Albinism and leucism are genetic conditions that affect melanin production, the pigment responsible for coloration in feathers, skin, and eyes. Albinism results in a complete lack of pigmentation, while leucism causes partial loss, leading to patchy or diluted coloration. These conditions can manifest as white feathers in ravens.

The absence of pigmentation may make white ravens more visible to predators and potentially impact their ability to blend in with their surroundings.

6. Ravens defy the avian world norm with lifelong partnerships.

raven eating nut
Photo by Tyler Jamieson Moulton on Unsplash

Ravens mate for life. They start their union with mesmerizing flight displays and intimate rituals, forging a lasting bond. These clever birds become sexually mature between two and four years old. Once they find a partner, it's a lifelong commitment.

The breeding season begins around late February or March. The female lays up to seven eggs, while the male supports her by providing food and helping with incubation. The chicks hatch after 18 to 21 days, and both parents actively care for them. Breeding pairs of common Ravens establish territories and defend themselves from other ravens throughout the year.

The young common ravens receive close attention and guidance from their parents for the first six weeks. Even after leaving the nest, they rely on their parents' teachings for survival skills and social interaction.

Explore other loyal avians with our penguin facts and eagle facts.

7. Young ravens are born blind and helpless.

In the wild, the growth of common raven chicks unfolds as a delicate masterpiece. Initially, they are helpless, featherless, and blind, relying on their parents for care and nourishment. But as time passes, they rapidly grow and develop. Feathers appear. Eyes open, and they begin communicating like adult birds.

As they grow old, scientists have found higher levels of stress hormones in teenage raven droppings compared to mated adults. Their journey toward dominance and independence reveals the demanding social dynamics within the raven community2.

While they become more self-reliant, they still rely on their parents beyond the first nest building.

8. Ravens have a long lifespan.

When you think of survival artists, think of ravens. These feathered friends average a lifespan of 10 to 15 years in the wild. Some, flaunting sheer tenacity, make it to 21. That's resilience for you. Their habitats may be harsh, but ravens shrug it off3.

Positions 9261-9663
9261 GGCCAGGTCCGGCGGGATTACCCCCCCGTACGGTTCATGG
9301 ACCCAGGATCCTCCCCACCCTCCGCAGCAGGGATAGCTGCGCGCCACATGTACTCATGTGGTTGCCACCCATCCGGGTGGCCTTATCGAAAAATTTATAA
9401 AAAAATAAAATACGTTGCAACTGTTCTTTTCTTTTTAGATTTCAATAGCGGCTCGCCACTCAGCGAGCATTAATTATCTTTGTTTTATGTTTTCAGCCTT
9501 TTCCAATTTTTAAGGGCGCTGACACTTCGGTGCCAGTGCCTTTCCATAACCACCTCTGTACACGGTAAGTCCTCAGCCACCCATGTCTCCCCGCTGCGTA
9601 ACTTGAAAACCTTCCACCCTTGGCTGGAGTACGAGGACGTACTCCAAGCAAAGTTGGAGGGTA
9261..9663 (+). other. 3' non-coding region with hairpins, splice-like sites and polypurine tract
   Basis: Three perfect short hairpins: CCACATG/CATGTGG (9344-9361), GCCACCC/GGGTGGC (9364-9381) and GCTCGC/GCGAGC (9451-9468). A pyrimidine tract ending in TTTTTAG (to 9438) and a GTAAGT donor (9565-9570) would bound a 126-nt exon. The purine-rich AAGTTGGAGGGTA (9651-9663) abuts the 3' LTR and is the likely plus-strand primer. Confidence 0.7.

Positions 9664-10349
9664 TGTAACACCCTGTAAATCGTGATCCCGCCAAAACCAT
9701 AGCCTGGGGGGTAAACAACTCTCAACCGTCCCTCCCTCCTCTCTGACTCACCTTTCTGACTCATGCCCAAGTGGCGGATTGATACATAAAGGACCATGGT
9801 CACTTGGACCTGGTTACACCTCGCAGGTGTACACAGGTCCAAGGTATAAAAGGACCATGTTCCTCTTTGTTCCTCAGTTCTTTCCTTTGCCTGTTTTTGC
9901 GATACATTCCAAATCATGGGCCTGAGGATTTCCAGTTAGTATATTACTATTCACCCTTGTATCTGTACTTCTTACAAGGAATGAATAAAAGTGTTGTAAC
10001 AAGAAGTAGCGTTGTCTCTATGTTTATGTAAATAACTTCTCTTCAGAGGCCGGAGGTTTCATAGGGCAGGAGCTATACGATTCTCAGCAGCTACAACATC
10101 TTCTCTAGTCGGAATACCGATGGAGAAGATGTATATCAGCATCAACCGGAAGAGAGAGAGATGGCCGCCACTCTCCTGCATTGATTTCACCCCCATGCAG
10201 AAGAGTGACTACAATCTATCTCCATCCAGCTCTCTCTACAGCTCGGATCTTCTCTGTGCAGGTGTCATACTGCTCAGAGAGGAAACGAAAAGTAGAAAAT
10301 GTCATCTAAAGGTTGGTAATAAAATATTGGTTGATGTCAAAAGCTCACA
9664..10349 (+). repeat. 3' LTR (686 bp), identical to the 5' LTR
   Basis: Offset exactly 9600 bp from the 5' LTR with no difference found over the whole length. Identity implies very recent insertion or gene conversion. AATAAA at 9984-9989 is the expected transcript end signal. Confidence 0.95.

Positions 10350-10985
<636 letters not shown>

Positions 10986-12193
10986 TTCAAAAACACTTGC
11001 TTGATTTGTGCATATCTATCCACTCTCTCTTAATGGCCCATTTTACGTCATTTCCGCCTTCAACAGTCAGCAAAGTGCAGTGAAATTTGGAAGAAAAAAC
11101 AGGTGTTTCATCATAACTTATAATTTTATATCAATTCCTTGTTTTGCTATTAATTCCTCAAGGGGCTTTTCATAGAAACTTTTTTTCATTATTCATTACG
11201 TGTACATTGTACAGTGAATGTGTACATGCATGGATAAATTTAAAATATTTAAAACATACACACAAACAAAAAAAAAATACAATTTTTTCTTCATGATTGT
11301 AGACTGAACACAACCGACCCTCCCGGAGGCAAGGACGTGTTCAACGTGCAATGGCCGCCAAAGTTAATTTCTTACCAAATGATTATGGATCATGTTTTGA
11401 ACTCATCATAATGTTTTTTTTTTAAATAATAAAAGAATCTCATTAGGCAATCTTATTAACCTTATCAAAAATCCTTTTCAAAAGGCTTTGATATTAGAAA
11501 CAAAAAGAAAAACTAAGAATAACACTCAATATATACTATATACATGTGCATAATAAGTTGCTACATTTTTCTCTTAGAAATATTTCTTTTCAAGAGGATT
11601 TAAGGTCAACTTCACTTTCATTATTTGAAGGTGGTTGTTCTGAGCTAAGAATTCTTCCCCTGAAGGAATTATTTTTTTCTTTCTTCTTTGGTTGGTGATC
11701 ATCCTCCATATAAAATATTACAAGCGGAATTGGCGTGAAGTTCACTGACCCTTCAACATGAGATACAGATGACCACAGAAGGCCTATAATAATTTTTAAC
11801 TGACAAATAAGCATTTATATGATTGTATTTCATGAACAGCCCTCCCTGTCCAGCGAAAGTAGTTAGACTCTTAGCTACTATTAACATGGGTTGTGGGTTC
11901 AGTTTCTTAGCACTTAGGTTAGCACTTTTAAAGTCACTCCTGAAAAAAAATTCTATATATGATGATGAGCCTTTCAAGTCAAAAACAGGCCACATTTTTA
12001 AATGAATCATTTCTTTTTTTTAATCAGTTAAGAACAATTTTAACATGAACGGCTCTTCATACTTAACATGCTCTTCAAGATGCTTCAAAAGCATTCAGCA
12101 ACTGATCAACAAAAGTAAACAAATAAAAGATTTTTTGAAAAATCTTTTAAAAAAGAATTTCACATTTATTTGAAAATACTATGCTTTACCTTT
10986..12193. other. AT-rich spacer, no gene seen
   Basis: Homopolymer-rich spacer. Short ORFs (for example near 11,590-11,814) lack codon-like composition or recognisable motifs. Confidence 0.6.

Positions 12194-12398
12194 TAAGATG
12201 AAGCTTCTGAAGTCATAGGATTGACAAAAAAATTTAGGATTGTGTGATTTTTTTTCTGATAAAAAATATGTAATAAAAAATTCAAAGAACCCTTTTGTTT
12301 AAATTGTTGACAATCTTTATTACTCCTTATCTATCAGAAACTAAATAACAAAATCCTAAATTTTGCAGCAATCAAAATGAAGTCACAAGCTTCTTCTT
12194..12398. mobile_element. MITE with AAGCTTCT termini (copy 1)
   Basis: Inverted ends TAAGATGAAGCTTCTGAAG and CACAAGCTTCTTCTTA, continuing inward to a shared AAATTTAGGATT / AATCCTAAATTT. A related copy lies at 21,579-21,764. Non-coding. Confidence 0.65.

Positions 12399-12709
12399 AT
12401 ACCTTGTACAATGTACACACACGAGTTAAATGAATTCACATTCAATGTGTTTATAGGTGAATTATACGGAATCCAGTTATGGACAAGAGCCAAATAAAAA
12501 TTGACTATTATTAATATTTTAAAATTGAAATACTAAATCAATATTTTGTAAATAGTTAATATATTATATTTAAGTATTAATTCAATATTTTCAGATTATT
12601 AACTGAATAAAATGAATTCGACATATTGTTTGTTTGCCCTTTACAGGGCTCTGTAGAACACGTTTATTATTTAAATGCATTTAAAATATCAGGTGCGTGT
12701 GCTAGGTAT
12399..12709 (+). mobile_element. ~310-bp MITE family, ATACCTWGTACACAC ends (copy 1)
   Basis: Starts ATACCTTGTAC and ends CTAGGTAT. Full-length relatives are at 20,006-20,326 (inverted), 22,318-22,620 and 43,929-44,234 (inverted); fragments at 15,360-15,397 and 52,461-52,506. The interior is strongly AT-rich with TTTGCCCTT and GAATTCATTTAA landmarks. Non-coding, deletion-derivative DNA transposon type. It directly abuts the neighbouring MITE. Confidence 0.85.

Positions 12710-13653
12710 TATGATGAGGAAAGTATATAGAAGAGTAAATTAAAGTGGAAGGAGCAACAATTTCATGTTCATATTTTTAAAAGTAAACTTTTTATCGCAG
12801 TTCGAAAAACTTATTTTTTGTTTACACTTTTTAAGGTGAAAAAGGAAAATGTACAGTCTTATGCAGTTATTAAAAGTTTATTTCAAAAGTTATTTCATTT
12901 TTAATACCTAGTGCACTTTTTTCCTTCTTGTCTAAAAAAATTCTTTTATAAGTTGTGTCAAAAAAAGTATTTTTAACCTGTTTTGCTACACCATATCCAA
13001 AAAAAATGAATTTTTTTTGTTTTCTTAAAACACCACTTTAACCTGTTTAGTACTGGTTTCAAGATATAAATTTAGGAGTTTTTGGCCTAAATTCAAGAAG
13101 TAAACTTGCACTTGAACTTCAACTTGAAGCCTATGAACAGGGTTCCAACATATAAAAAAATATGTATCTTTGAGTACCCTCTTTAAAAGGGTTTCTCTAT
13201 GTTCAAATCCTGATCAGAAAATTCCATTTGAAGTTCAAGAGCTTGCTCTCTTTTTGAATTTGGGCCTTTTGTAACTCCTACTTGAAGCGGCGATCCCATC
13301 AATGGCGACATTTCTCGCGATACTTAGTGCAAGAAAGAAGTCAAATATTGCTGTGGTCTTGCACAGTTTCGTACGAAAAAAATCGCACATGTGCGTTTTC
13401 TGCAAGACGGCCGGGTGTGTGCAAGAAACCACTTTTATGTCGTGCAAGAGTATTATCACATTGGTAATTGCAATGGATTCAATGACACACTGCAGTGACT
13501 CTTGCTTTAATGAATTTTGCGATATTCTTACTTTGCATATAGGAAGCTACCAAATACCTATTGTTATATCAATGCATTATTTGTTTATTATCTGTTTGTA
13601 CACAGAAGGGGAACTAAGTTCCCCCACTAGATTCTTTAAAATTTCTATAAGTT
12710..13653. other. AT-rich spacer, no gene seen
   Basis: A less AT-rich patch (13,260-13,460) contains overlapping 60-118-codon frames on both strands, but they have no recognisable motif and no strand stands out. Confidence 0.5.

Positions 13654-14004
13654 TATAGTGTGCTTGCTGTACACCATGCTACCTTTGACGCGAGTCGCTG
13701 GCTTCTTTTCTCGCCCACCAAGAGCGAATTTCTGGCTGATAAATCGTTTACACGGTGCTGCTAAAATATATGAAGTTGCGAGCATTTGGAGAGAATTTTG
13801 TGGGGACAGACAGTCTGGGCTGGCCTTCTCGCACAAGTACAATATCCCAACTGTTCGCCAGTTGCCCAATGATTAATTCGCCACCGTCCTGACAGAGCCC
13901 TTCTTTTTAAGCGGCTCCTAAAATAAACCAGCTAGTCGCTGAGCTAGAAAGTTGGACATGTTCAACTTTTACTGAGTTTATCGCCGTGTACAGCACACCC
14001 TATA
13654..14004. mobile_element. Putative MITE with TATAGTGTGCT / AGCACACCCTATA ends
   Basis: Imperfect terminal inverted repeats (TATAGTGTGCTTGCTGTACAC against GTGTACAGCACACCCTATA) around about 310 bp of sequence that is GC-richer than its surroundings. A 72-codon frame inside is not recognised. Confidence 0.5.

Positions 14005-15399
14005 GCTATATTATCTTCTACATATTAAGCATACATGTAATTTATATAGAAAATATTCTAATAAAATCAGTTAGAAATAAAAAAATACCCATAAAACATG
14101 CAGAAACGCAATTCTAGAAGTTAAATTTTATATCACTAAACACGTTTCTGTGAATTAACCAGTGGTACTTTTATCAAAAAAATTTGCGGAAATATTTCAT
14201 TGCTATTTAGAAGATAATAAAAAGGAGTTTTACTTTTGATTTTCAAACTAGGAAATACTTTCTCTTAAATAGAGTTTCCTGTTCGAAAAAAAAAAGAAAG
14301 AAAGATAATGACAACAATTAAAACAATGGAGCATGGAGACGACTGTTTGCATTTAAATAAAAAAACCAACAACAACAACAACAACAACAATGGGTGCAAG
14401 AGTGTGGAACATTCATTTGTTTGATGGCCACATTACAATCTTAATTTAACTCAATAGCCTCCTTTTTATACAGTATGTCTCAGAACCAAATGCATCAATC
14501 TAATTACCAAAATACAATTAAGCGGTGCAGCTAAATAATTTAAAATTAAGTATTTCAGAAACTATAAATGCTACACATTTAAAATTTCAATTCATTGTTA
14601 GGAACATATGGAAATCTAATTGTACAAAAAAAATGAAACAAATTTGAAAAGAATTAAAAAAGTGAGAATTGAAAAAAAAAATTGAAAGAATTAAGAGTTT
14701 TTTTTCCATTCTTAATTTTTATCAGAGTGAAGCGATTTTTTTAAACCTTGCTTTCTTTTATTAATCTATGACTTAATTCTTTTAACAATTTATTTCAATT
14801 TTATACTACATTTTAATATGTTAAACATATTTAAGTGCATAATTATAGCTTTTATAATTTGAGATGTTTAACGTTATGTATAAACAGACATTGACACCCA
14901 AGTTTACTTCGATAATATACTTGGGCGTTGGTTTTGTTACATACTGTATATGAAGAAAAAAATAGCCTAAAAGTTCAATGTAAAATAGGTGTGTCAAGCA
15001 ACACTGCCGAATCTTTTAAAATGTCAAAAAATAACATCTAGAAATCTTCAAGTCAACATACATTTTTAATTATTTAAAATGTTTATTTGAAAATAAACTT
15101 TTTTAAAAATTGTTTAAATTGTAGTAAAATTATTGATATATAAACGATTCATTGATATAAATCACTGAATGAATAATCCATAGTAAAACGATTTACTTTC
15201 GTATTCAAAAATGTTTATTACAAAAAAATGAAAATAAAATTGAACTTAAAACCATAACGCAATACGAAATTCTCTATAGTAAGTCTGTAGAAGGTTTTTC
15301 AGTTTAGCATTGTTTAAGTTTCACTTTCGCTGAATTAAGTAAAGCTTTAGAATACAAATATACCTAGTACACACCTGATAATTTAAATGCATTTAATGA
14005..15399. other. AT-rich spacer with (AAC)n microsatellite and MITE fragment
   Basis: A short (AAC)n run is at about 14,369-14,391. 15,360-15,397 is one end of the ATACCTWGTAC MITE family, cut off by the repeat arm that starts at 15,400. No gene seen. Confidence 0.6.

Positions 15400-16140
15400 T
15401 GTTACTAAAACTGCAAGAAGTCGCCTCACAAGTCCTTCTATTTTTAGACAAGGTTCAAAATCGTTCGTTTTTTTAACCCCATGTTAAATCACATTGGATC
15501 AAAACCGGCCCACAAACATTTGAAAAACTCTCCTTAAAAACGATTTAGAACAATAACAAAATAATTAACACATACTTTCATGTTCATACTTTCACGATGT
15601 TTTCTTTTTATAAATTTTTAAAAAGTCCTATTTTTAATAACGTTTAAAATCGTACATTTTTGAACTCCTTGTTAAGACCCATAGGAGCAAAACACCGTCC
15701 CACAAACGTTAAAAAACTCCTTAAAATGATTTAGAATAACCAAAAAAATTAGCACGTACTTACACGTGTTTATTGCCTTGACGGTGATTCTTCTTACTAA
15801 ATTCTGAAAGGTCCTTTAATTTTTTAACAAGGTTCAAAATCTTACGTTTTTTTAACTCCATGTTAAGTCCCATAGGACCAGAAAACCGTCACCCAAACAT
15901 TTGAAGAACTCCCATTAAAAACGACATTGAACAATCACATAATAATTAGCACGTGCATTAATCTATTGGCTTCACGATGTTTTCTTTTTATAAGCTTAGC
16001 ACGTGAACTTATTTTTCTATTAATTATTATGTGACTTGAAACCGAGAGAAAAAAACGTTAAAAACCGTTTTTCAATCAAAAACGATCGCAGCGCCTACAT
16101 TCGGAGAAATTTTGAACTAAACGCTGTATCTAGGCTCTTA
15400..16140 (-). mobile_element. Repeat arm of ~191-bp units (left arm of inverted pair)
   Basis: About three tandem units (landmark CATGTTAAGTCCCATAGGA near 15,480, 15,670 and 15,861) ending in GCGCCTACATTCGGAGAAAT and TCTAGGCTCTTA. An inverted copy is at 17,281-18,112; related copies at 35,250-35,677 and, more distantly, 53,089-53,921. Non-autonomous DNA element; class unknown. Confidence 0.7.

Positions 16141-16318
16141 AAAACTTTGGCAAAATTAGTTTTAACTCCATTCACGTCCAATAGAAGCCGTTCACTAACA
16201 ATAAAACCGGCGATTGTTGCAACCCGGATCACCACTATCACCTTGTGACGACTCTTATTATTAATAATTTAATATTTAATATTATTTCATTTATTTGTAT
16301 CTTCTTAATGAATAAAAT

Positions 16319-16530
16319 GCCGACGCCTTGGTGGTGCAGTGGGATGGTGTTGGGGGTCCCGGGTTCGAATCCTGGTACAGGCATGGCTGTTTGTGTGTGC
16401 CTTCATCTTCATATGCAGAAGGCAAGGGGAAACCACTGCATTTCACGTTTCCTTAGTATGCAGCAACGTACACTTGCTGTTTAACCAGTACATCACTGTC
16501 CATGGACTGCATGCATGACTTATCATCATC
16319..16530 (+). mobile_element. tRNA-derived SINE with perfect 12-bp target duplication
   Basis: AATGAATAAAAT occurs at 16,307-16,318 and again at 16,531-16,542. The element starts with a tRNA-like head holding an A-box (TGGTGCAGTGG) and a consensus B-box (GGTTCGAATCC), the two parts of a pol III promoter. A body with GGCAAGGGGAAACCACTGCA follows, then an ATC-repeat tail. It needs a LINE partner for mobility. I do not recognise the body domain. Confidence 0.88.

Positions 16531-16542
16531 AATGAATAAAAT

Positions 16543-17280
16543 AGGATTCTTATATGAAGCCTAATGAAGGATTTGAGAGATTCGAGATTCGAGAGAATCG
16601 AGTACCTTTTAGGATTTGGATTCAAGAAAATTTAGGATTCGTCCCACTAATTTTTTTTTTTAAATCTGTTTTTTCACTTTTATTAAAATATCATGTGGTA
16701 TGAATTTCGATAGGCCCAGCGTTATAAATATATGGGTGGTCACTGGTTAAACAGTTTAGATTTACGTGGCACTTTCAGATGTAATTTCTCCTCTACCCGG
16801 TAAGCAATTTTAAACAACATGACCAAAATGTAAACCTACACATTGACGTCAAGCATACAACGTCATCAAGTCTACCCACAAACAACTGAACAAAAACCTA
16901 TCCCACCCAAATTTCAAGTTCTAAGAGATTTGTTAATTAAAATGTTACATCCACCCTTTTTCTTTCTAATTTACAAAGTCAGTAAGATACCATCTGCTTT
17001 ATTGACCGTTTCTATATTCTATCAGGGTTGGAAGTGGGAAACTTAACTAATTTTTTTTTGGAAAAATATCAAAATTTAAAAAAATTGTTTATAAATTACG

A secret to their longevity? A need for natural predators and a robust body structure. They also pack a punch in their brains. Moreover, they take time to mature. This leisurely pace of growth gives young birds ample time to learn the ropes of survival.

Good health is a raven's best friend, and they go to surprising lengths to keep it that way. Have you ever seen a common raven rubbing ants on its neck feathers? That behavior is called anting, a clever way to keep parasites at bay. 

9. Ravens love to play.

Ravens have a playful and mischievous nature. They enjoy frolicking in the wind, gracefully soaring, and flipping their wings. They can fly upside down, surf updrafts, or do somersaults for fun! Ravens love playing games with other ravens and animals, like sliding down snowy hills, dropping sticks, and engaging in lively tag rounds.

They are curious creatures and enjoy shaping and manipulating twigs and rocks, showing their desire to interact with their environment. During their playful adventures, ravens also interact with objects. Sometimes, they playfully steal golf balls, mistaking them for eggs.

10. They do not migrate during winter.

raven in snow
Photo by Jeremy Hynes on Unsplash

While many birds migrate during seasonal changes, many ravens stay in their home territory, even during harsh winters —their secret lies in their adaptability.

The flexibility of their diets allows them to find food even in winter, eliminating the need to migrate in search of warmth or abundance. Ravens can endure freezing temperatures, fluffing up their glossy black feathers to keep warm.

The common raven can travel long distances, up to 60 miles per day, searching for food in snow-covered landscapes. Their ability to withstand the cold and remain resilient showcases their survival skills and tenacity. While ravens may make minor adjustments to colder regions, it is not migration but a simple shift comparable to staying indoors on a cold day.